The Baltimore City Community College Refugee Youth Project (RYP) sponsored a night of international cuisine, live performances and commemoration of the rich life and culture of Baltimore’s refugee community, Friday, February 21, 2014 at Pennsylvania Avenue AME Zion Church in Baltimore.
The event, “Culture Clash: A Celebration of International Fusion” featured live jazz, classical and world music put on by Musicians of Mercy, a collective of over 70 independent musicians and artists from the Baltimore metropolitan area committed to restoring hope and unity by partnering with local and international charities. The collective was formed in January 2010 after the devastating earthquake in Haiti.
Founded in 2003, the Refugee Youth Project is an after-school program for refugee youth from pre-K through the twelfth grade, which offers an environment for children from other countries an opportunity to enhance their literacy skills and knowledge of American culture.
RYP is a joint program of Baltimore City Community College and the International Rescue Committee. To date the program has served over 300 children with five site locations throughout Baltimore, including Pennsylvania Avenue AME Zion Church where the gala was held.
Kursten Pickup, coordinator at RYP for six years is committed to the mission of the program. “I’m most passionate about bridging the cultural divide as well as meeting and building a relationship with the families,” she said. “The relationships I have built are life changing because I feel I’ve learned more from them perhaps they have learned from me.”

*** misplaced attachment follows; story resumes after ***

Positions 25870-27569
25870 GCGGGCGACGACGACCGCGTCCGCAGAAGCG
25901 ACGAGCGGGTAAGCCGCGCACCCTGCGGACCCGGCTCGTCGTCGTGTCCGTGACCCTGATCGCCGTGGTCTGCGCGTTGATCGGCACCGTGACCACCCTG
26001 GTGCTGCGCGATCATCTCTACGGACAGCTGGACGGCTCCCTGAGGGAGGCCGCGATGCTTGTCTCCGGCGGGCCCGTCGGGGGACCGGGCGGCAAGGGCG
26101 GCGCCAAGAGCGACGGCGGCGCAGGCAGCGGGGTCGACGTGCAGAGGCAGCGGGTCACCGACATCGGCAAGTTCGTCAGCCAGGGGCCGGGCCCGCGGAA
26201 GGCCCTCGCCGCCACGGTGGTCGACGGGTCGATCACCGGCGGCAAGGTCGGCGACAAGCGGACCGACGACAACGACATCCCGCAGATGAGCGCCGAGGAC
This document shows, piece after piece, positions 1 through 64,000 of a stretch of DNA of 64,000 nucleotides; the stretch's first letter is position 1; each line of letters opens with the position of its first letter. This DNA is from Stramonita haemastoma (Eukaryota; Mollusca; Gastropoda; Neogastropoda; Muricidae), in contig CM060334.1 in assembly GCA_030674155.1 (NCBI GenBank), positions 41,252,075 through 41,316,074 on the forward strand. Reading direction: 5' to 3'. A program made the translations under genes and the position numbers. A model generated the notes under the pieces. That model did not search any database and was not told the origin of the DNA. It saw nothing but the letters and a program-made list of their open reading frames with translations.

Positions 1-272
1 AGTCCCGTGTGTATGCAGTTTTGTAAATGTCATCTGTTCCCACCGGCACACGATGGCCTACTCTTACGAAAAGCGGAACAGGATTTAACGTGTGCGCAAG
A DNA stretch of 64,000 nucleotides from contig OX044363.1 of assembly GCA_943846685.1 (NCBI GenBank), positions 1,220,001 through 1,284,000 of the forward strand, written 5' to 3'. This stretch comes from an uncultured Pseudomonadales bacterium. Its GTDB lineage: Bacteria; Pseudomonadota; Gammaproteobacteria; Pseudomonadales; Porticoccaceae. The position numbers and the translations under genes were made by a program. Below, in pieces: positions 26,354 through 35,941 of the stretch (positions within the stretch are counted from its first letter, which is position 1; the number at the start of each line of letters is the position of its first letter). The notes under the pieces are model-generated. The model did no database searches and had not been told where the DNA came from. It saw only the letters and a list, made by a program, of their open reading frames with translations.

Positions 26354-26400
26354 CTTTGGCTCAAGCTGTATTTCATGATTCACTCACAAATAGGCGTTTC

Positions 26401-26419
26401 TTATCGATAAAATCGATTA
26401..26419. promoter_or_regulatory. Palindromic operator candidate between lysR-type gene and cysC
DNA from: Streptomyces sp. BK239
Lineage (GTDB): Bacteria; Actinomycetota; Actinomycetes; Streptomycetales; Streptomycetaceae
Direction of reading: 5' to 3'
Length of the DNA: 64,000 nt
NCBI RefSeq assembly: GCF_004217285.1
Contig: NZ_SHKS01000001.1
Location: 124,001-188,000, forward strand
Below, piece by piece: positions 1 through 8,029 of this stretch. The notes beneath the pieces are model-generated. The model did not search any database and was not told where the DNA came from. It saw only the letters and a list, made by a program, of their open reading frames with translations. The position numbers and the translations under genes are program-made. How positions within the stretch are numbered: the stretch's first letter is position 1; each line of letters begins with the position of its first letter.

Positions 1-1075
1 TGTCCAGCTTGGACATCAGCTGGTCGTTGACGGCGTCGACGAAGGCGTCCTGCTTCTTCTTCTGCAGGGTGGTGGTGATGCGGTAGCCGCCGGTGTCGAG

Students who participate in this program have left their native countries with family members in hopes of seeking a better life in the United States. Often times, families in these circumstances left their countries due to dangerous political, religious or social issues. RYP serves students from more than 17 different countries, including: Bhutan, Burma, The Congo, Eritrea and Iraq.
Kibret Bahre, a senior at Lansdowne High School is very thankful for the program that helped her family adapt to American culture. “I like how they teach us about this country and people of other cultures. The volunteers are very helpful with teaching us how to communicate better with others.” Kibret came to the United States three years ago with her mother and two brothers from Eritrea, a country in East Africa.
The RYP is funded by a grant from the Office of Refugee Resettlement’s School Impact Grant. In addition, RYP has received donations from the Hyatt Regency Baltimore, Ripley’s Believe It or Not! as well as Baltimore Symphony Orchestra.
To learn more about the Refugee Youth Project visit: http://refugeeyouthproject.org/.